Search for the most recent articles that deal with your topic; many of them will summarize the prior literature in the area, saving you valuable time. Remember to attribute even if you paraphrase!
Literature reviews can be overwhelming. You can't find everything. Just find the literature that gets discussed the most or is most relevant to your topic.
The goal of the literature review is to show that you understand the 'bigger picture' and can put your research and recommendations in context of others working in the field.
Writing Literature Reviews : A Guide for Students of the Social and Behavioral Sciences by Jose L. Galvan.
4th ed. Glendale, CA: Pyrczak Publishing, 2009.
H 61.8 G34 2009
Few databases allow you to limit your searches to literature reviews:
PsycINFO --> Select Literature Review from the Methodology box
EthnicNewswatch --> Select Literature Review from the Document Type box
GenderWatch --> Select Literature Review from the Document Type box
A literature review is an explanation of what has been published on a subject by recognized researchers. Occasionally you will be asked to write one as a separate assignment (sometimes in the form of an annotated bibliography, but more often it is part of the introduction to a research report, essay, thesis, or dissertation.
Critical literature reviews help to write your literature review more effectively:
A literature review must do these things:
a. be organized around and related directly to the thesis or research question you are developing
b. synthesize results into a summary of what is and is not known
c. identify areas of controversy in the literature
d. formulate questions that need further research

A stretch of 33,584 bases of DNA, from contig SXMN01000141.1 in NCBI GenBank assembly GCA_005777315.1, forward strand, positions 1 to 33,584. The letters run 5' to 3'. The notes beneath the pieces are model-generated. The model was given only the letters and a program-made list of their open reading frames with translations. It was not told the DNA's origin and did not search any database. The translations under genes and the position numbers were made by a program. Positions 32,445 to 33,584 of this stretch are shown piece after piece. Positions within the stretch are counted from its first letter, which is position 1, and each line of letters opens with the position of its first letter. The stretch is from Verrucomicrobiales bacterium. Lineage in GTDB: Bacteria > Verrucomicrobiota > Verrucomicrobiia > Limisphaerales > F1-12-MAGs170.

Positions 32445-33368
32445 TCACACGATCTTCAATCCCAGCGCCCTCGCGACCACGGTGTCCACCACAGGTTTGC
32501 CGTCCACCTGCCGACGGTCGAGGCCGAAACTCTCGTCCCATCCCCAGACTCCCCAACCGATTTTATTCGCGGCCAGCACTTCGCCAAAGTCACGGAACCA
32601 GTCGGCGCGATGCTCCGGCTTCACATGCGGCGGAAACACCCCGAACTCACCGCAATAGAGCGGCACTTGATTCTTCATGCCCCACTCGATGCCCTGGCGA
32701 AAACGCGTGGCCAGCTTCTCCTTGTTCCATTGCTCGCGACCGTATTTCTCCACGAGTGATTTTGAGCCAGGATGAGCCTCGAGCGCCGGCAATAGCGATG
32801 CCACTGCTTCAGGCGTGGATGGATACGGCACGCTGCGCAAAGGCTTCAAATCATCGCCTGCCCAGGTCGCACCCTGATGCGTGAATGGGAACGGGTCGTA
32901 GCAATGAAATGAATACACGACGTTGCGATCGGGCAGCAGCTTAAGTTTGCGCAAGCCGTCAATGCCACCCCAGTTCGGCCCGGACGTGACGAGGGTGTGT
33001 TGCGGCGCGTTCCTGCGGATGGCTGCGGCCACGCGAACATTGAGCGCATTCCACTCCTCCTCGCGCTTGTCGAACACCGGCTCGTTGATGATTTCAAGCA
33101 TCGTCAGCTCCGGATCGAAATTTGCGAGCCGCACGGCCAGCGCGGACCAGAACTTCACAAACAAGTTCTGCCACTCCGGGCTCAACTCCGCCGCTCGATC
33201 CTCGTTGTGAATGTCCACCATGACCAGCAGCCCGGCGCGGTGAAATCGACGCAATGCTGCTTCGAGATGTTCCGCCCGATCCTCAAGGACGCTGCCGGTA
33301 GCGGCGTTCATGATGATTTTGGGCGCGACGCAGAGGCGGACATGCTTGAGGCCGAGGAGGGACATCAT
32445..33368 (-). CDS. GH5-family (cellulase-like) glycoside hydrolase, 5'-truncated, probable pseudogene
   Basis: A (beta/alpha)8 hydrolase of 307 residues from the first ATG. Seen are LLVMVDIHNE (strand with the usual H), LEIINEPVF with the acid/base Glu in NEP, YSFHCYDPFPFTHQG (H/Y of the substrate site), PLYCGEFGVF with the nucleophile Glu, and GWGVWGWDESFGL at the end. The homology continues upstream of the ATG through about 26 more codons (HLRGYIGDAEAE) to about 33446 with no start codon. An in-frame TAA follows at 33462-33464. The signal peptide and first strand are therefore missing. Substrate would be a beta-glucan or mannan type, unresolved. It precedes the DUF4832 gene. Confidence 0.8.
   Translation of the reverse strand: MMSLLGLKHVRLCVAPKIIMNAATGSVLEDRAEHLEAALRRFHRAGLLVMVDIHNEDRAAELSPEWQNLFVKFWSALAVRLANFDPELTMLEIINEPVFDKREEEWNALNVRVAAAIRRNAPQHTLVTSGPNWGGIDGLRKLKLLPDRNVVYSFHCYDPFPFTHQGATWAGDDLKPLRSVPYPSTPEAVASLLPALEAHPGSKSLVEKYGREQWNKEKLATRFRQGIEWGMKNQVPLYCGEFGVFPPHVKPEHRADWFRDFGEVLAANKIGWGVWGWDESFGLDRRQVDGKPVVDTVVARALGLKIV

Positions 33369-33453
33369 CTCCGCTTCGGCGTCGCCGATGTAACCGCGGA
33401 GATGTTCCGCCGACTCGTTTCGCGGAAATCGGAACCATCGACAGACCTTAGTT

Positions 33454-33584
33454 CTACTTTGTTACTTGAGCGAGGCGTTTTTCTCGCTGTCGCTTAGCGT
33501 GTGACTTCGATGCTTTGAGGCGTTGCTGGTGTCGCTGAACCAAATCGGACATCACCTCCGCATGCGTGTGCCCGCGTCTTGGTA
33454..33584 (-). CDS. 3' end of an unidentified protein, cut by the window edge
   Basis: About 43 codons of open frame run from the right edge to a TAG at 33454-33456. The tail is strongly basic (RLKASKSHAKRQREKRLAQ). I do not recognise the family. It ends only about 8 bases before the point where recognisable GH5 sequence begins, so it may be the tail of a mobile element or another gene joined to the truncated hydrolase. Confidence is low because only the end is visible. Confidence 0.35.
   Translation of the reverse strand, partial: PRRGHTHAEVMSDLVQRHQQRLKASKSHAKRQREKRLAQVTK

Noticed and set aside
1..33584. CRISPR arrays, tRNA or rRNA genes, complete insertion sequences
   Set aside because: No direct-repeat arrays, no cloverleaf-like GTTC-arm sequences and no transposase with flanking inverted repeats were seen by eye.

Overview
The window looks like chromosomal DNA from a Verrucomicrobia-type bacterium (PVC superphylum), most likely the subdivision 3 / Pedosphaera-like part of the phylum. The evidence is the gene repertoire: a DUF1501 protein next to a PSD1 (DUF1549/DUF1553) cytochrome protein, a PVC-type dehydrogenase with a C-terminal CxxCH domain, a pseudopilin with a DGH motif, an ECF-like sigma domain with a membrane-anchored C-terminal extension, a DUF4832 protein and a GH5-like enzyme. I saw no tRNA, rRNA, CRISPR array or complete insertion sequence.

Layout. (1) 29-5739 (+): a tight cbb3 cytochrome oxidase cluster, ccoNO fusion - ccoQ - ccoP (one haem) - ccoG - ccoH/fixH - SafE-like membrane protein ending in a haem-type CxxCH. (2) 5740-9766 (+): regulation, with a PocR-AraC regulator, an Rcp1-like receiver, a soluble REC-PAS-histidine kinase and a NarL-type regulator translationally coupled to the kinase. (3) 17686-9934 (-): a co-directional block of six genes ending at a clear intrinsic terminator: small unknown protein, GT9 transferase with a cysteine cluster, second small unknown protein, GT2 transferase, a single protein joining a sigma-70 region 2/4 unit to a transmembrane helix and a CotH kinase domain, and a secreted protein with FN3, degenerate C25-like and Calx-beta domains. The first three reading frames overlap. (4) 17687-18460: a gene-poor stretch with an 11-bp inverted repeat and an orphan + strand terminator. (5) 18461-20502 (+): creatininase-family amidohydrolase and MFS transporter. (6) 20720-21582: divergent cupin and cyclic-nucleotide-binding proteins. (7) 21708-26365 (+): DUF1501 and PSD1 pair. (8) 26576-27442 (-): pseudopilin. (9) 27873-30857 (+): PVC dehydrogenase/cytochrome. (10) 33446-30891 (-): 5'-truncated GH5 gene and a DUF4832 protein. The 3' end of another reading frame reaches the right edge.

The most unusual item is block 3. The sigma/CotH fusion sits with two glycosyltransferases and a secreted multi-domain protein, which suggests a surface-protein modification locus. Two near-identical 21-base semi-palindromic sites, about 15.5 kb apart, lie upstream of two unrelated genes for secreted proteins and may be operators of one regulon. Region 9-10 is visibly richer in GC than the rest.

Before writing literature review ask yourself questions like these:
1. What is the specific thesis, problem, or research question that my review of literature helps to define?
2. What type of literature review am I conducting? Am I looking at issues of theory? methodology? policy? quantitative research (e.g. on the effectiveness of a new procedure)? qualitative research (e.g. studies )?
3. What is the scope of my literature review? What types of publications am I using (e.g., journals, books, government documents, popular media)? What discipline am I working in (e.g., psychology, organizational behavior, education)?
4. How good was my information seeking? Has my search been wide enough to ensure I've found all the relevant material? Has it been narrow enough to exclude irrelevant material? Is the number of sources I've used appropriate for the length of my paper?
5. Have I critically analyzed the literature I use? Do I follow through a set of concepts and questions, comparing items to each other in the ways they deal with them? Instead of just listing and summarizing items, do I assess them, discussing strengths and weaknesses?
6. Have I cited and discussed studies contrary to my perspective?
7. Will the reader find my literature review relevant, appropriate, and useful?
Tips on writing a literature review (Hart, 1998).